Easter etymology

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For non-Orthodox Christians, Sunday the 16th of April is the Feast of the Resurrection, which is called Easter in the English language. There is a Germanic etymology for this word, which I will not get into here.

However, the Romance languages use a different term: Pascha, Pâques, Pascuas, etc. These stem from the Hebrew word Pesach (פסח), which of course means "Passover". Easter is the Passover of Jesus Christ.

In the sister Semitic language of Arabic, it is called Eid al-Feseh (عيد الفصح). Pesach – Feseh. Quite similar. Let us take a closer look.

In Semitic languages, consonants generally determine a word. So in Hebrew we have P (פ), S (ס), and Ch (ח). This Ch, by the way, is the same guttural letter that can also be written Kh as a phonetic equivalent.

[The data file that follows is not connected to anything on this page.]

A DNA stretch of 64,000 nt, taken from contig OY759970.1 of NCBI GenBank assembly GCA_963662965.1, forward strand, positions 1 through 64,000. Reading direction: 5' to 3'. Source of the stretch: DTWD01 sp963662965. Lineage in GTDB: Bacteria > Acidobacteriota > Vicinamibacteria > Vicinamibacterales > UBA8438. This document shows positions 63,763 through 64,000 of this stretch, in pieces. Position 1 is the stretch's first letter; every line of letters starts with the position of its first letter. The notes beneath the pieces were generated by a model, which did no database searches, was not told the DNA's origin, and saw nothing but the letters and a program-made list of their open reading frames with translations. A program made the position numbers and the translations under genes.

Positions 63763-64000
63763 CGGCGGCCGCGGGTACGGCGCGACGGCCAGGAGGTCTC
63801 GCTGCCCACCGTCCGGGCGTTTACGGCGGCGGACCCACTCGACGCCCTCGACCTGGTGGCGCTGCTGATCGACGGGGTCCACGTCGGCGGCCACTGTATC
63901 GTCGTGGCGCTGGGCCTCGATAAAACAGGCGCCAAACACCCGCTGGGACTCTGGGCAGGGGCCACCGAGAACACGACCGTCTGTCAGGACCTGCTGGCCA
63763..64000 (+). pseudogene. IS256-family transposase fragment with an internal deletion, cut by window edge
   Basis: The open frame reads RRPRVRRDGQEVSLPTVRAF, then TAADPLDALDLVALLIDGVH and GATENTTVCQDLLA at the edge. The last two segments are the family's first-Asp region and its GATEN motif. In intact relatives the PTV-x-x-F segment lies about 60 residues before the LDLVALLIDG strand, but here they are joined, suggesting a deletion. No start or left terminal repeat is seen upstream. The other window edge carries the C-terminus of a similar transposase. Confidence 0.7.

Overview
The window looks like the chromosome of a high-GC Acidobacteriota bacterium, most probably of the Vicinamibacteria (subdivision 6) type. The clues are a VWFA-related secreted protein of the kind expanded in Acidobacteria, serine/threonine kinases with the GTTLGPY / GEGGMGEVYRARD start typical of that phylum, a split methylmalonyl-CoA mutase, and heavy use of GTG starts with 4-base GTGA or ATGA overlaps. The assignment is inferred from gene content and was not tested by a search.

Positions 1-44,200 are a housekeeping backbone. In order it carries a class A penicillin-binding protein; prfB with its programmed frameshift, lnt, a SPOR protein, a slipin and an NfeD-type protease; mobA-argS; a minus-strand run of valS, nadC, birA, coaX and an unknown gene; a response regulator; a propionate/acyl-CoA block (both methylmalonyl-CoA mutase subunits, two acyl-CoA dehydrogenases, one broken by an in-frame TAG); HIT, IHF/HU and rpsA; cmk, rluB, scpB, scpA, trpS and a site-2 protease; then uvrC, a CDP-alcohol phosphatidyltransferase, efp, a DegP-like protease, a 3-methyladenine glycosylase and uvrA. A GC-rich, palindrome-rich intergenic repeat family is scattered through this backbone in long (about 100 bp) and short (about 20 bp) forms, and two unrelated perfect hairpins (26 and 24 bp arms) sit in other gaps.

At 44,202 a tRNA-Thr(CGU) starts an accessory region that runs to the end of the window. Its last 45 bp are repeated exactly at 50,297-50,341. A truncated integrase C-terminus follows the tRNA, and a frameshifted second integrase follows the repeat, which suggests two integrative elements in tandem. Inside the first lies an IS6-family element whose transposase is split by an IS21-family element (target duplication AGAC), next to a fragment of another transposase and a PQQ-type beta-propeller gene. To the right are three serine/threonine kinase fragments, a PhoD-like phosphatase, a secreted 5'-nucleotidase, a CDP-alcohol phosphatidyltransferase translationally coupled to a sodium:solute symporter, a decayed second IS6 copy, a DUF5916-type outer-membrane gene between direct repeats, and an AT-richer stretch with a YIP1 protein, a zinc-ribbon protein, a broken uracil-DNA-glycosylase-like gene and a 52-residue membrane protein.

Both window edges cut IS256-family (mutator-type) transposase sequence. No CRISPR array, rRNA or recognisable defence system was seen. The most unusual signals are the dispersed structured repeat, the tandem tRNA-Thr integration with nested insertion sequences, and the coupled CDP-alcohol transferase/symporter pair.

In Arabic we have F (ف), S (ص) and H (ح). The middle letter, S, is the same. So let us take a look at the first: P in Hebrew versus F in Arabic. In fact, these are often interchangeable in the 2 languages (Arabic does not have a P). For example, take Kippur (כיפור), "Atonement". In Arabic, this is Kfara (كفارة) - notice again the P and F switch.

That leaves the Ch, or Kh, in Hebrew (ח) versus the H (ح) in Arabic. These letters, too, are interchangeable. For example, Israelis refer to Gaza strongman Mohammed Dahlan (محمد دحلان) as DaKhlan (דחלאן).

The word Chai (חי), often worn by Jews as a necklace charm, symbolizes "life". Likewise, in Arabic we have the word "life", Hayat (حياة), which is practically spelled the same.

So clearly, even a cursory look at the 2 languages shows how remarkably similar they are, and that has nothing whatsoever to do with politics.

Happy Easter. المسيح قام - حقاً قام!